This story covers a study that adds to prior research. A quick PubMed search finds an astonishing lack of randomized clinical trials evaluating antidepressants for autism. Although the study is small, it is a randomized clinical trial and addresses a gap in the evidence.
We would have like to have seen:
Overall, though, nice job of reporting.
The autism community is active, motivated and passionate about finding treatment solutions for their children and themselves. There is a huge amount of debate about the benefits of medication and whether some forms of autism need be treated as a medical disorder at all.
It’s not that costs are high, it’s just that they weren’t discussed. The costs of Prozac are well known and could have been included in this story. Taking just one pill a day for 30 days would cost $214 through Drugstore.com.Prozac is generic at $10 for 3 months at one big box chain. There are also medical followup costs and possibly costs of managing adverse effects.
After explaining that the story was quite small and covered only a few months time, the story provides a quick summation of the benefits found in the study saying, “half of the participants taking Prozac had significant reductions in obsessive-compulsive symptoms, compared with 8% taking placebo.” But given the very small sample size, natural frequencies would have been more informative and less likely to be misinterpreted. Also, a bit more detail on what a “significant reduction” means in an autistic disorder would have been welcome.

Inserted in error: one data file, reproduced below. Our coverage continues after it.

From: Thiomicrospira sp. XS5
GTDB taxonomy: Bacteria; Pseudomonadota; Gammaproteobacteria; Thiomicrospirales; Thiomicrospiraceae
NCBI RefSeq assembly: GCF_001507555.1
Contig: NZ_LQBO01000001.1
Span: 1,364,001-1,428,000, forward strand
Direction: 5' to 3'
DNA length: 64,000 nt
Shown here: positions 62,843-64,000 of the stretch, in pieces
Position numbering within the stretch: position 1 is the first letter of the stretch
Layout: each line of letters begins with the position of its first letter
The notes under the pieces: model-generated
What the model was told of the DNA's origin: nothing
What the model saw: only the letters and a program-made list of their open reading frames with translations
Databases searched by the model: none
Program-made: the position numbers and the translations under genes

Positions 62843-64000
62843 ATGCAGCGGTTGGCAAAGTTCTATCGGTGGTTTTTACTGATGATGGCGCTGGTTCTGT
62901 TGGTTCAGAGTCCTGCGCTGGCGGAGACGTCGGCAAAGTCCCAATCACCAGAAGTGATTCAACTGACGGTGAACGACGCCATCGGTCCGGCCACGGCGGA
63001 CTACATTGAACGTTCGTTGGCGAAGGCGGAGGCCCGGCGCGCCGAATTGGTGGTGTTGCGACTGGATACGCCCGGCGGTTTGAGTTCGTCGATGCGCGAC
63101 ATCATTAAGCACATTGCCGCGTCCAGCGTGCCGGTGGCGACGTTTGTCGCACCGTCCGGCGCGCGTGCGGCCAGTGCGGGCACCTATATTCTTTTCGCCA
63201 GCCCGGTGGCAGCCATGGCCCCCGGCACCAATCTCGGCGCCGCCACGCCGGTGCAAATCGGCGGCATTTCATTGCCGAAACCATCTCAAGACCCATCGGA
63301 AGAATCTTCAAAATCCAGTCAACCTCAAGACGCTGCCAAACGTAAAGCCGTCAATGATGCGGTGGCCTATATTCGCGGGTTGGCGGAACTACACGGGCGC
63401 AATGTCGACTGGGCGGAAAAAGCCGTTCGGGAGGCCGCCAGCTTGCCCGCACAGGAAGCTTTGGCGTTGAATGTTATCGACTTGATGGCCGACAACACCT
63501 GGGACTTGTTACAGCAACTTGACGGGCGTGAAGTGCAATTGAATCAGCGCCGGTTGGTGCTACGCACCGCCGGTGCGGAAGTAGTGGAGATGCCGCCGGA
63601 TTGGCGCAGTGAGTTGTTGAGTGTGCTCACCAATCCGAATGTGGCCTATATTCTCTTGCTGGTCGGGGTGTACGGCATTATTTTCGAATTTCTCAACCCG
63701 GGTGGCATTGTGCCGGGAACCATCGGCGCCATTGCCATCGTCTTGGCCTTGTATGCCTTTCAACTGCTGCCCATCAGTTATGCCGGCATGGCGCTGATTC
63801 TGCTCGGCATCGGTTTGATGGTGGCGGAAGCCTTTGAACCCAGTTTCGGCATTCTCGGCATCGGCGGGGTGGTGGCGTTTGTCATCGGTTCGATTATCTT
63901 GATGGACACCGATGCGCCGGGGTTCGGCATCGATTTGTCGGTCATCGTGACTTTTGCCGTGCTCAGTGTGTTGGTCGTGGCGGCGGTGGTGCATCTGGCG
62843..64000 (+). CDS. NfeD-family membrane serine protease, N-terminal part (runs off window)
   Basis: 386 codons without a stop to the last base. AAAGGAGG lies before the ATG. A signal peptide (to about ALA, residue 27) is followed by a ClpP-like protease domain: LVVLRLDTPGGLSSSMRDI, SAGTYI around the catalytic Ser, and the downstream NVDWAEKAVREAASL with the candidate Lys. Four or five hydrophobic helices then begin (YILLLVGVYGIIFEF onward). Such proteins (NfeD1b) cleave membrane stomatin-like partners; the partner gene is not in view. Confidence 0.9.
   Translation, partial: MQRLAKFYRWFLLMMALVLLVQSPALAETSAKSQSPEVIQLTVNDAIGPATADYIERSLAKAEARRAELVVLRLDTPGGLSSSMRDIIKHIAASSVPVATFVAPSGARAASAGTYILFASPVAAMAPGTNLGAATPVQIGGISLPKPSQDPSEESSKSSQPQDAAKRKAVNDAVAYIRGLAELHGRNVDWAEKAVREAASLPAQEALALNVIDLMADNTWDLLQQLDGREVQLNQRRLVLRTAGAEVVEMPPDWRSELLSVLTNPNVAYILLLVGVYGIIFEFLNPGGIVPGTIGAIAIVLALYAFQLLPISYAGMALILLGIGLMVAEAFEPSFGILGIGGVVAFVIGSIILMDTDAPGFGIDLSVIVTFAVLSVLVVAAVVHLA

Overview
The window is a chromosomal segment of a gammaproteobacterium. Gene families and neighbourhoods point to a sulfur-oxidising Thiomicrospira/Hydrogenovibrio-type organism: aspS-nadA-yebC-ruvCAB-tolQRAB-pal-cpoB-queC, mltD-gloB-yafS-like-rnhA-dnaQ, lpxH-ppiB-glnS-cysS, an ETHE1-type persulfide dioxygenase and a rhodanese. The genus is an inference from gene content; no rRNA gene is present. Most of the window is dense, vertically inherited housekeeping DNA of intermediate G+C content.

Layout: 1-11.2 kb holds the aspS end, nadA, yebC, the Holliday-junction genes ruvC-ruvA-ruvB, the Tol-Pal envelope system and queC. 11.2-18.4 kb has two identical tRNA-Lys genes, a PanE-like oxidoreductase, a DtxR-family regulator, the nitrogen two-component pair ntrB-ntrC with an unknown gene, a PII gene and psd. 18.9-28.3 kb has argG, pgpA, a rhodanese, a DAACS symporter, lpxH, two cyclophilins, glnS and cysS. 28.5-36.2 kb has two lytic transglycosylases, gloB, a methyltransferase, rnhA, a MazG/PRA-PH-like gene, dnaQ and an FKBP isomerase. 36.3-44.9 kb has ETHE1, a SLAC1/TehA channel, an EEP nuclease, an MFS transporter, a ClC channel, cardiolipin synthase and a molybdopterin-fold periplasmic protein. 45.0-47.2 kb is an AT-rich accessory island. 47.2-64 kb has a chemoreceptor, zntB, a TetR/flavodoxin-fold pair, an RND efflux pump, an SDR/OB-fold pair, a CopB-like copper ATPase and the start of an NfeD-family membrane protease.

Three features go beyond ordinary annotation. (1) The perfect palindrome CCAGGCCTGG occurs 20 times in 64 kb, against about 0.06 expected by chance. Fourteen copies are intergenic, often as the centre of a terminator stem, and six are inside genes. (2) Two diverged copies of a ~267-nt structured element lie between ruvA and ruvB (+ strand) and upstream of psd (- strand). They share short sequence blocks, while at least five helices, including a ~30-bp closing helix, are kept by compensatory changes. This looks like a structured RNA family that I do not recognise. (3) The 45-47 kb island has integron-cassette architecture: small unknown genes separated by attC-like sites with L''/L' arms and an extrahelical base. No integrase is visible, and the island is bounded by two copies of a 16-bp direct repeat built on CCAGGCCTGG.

The story does say that, “Side effects were mild to moderate and participants taking Prozac did not show increases in suicidal thoughts or ideas.” It could have noted, though, that 12 weeks may not be long enough for side effects to emerge.
We liked how the story put up high some of the basics of the study, that it was limited to 37 subjects, that they were “high-functioning autistic adults, mainly diagnosed with Asperger’s syndrome,” and that they were followed for 12 weeks. Even though it sometimes feels like boilerplate language, it would have been appropriate to emphasize how small and short-term was this study and that it needs to be replicated in a larger, longer-term study.
The story does not engage in disease mongering but it could have provided a little more detail about the differences between Asperger’s syndrome and other forms of autism.
The story briefly quotes another story in which Yale Child Study Center director Fred Volkmar commented on the study, indicating that more research was needed. We would have liked to have seen more independent voices helping readers understand whether there was anything new here. The story also says, “Hollander has previously received funding from pharmaceutical companies, but the current study was paid for by a grant from the Food and Drug Administration’s “orphan” drug program.”
Here’s where the story both excels and disappoints. It takes note of prior research on antidepressants and notes that the “only drugs approved to treat irritability and repetitive behaviors in autistic children are the atypical antipsychotics Risperdal (risperidone) and Abilify (aripiprazole), which tend to have more severe side effects than Prozac does.” What the story does not explain, though, is that Hollander himself has researched this exact topic and arrived at very similar conclusions, which may bolster his case in some ways and weaken it in others. In 2005, he found in the journal Neuropsychopharmacology that “Liquid fluoxetine in low doses is more effective than placebo in the treatment of repetitive behaviors and that “Limitations include small sample size”.
There was also no mention of the possibility of behavioral treatments.
The story makes it clear that Prozac is widely available and that other drugs are approved for use in autistic patients.
The novelty of the finding is at least implied. This small study increases the number of patients studied in randomized clinical trials by about 15% and it is in adults. With the exception of the earlier RCT published in Archives Gen Psy (N=149) – in children – there are just a handful of small studies on this topic.
The story does not rely on a press release.